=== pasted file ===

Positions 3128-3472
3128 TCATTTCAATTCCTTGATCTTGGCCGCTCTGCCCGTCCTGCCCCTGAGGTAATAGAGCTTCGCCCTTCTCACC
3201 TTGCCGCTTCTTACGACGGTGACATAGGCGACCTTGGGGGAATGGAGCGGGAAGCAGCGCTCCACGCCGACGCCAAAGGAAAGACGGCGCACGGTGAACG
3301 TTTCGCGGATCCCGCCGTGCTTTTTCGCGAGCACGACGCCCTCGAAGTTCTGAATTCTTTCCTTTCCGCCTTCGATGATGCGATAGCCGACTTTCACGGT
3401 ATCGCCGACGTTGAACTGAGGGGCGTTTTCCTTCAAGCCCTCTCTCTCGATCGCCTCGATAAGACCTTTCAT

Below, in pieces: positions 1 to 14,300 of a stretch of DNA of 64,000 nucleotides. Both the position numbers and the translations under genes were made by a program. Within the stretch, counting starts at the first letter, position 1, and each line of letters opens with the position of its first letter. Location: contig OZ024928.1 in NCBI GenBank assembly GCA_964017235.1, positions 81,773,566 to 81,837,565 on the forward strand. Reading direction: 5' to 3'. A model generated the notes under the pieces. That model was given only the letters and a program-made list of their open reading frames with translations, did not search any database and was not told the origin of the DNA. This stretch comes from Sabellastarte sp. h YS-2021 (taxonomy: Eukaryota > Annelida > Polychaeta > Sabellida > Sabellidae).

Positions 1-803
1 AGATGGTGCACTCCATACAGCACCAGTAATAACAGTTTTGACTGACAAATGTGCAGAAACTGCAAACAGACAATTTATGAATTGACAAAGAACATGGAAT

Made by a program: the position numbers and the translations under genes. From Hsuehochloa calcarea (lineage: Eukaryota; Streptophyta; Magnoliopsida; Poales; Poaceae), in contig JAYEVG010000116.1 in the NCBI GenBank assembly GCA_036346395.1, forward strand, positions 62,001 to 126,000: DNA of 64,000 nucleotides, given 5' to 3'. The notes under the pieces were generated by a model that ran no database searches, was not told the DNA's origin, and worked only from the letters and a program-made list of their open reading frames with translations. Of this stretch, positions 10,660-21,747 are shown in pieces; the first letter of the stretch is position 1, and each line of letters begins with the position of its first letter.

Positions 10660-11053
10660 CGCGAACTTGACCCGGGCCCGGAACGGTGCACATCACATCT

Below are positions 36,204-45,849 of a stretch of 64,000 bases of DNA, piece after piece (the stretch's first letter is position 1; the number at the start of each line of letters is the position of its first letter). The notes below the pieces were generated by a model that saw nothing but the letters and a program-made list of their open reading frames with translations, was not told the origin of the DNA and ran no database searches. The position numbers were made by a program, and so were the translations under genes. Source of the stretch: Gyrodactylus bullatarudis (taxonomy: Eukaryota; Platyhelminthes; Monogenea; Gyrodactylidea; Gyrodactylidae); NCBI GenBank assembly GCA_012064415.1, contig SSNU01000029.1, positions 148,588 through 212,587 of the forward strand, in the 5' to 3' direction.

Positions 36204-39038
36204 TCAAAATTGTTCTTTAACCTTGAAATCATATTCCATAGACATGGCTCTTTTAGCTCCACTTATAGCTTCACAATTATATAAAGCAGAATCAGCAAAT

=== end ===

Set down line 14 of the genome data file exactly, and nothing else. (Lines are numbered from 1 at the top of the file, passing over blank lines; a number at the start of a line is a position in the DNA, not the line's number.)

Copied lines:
36204 TCAAAATTGTTCTTTAACCTTGAAATCATATTCCATAGACATGGCTCTTTTAGCTCCACTTATAGCTTCACAATTATATAAAGCAGAATCAGCAAAT